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PoetrySnaps! Rosemarie Dombrowski: Requiem for a Caregiver

Courtesy Rosemarie Dombrowski

In the latest installment of KNAU's series PoetrySnaps! we meet Rosemarie Dombrowski. She is the inaugural Poet Laureate of Phoenix and a full-time caregiver to her adult son with non-verbal autism. Dombroski's mission is to bring poetry to vulnerable populations as a means of healing through her nonprofit project Revisionary Arts.
Today, Rosemarie Dombrowski talks about the power of therapeutic poetry and shares her poem Requiem for a Caregiver.

A heads-up to listeners: this segment references suicide.

Rosemarie Dombrowski:

We use poetry as a portal for discussing illness, trauma, death and dying, for processing emotions that maybe we have ignored for many years of our lives, and also for processing the present and giving people in the community a minute to be seen and heard and express themselves. So, it’s a beautiful process. It gives me so much purpose to see people expressing themselves, finding themselves, moving through tragedy, grief and trauma through poetry. I’m going to gift it to as many people as I can.

When I work with veterans I typically can’t believe how quickly they get comfortable and how willing they are to share. To know that you might be one of the only recipients outside of their close group of friends or their family members to have heard these stories, I think it’s extraordinarily therapeutic for them.

I used to also work with the Arizona Caregivers Coalition. That’s the perspective that I come from; a lot of medical trauma and 24/7 caregiving for 24 years. Our truth and our pain ultimately produces something profound. It just does. And that’s what I think poetry is; it’s profound insights, revelations, and it’s supposed to move people. It’s supposed to move people. It’s ok if it makes you feel uncomfortable or sad.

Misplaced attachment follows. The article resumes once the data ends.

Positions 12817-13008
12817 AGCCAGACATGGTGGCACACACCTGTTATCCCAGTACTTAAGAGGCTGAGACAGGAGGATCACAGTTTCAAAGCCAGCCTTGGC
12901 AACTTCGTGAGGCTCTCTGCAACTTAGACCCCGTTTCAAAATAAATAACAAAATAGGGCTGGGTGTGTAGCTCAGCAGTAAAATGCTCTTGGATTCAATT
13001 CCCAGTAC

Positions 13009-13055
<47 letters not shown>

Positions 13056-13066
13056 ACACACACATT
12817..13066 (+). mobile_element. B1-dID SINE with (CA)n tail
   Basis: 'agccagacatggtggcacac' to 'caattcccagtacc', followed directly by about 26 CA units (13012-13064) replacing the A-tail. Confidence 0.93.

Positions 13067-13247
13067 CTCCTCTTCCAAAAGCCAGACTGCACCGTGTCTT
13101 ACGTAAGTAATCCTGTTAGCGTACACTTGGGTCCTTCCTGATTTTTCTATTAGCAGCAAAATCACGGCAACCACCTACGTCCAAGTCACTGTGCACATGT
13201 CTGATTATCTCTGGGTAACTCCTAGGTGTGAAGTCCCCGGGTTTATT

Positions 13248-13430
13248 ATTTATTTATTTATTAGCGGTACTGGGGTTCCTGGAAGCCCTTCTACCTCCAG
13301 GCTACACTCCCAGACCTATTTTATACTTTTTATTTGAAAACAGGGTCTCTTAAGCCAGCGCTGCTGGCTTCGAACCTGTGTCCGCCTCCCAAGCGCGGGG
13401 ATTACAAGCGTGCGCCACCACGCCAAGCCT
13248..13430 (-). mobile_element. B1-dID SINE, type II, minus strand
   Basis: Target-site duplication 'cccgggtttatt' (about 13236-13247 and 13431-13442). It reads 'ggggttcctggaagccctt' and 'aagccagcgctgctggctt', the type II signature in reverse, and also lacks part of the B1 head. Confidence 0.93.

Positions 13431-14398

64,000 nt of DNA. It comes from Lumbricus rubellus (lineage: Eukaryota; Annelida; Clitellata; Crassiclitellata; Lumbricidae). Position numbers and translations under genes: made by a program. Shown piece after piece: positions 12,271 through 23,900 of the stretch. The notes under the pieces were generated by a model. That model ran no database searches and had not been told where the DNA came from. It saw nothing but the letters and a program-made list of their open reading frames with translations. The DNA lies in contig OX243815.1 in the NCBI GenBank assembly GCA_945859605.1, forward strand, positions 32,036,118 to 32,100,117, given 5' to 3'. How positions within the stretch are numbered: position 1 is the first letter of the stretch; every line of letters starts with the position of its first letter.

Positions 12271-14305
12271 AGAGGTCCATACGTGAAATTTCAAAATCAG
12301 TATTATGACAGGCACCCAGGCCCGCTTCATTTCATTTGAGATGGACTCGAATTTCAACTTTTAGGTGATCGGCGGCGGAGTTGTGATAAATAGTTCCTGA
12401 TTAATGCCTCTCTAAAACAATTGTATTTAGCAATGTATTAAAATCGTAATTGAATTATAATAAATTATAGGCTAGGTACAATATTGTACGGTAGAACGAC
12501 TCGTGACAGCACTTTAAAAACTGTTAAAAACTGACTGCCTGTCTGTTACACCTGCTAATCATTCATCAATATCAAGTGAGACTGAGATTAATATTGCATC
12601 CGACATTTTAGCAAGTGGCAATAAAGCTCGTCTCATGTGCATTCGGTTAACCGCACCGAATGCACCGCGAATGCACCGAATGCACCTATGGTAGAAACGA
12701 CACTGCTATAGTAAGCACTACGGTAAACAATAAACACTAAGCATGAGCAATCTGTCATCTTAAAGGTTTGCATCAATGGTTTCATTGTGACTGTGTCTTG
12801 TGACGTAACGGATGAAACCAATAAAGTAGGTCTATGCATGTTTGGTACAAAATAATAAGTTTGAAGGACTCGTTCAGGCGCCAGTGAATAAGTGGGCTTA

Requiem for a Caregiver

Oh Mary, permit me this grace,/this crossing over,/although I am ugly,/submerged in my own past/and my own madness.

~Anne Sexton


It’s all been a sham.
Thousands of hours and barely any learning—
the m & m’s and the bubbles,
the Pavlovian tricks that never worked.
We tried to pass.
We passed
as long as we could.
We never passed at all.


I used to think that writing about suicide
was gratuitous, but now I see
a different kind of note in the river,
a different face in the mirror.
When Anne was released
from the mental hospital,
her mother had her portrait painted.
It doesn’t matter how much
we talk about feminism,
it’s only the women who lose
their lives when they give birth.


I’m fingering the pages,
cutting out the heads of women
from old magazines—Ladies
Home Journal. Harper's Bazaar.
I realize we’re all scraps of paper,
littering the carpet like headstones.
In my dream, I’m cutting you
out of my body with scissors,
pasting you onto the cover of a zine.
I collage another woman’s face

into the photo of you in your crib.
Maybe if someone else had claimed you,
we could’ve survived this.

About the poet:

Rosemarie Dombrowski is the first Poet Laureate of Phoenix and a professor at Arizona State University. She is the founder of Revisionary Arts, a nonprofit that facilitates healing through poetry. Dombrowski is the recipient of an Arts Hero award and the Arizona Humanities Outstanding speaker award. She is the mother and full-time caregiver of an adult son with nonverbal Autism and biomedical disorders.

About the host:

Steven Law is the co-producer of KNAU’s series PoetrySnaps! He is a poet, essayist, storyteller, and the author of Polished, a collection of poems about exploring the Colorado Plateau by foot and by raft.

About the music:

Original music by Flagstaff-based band Pilcrowe.

PoetrySnaps! runs the first and third Friday of each month.

Steven Law was the co-producer of KNAU’s series PoetrySnaps!
Gillian Ferris was the News Director and Managing Editor for KNAU.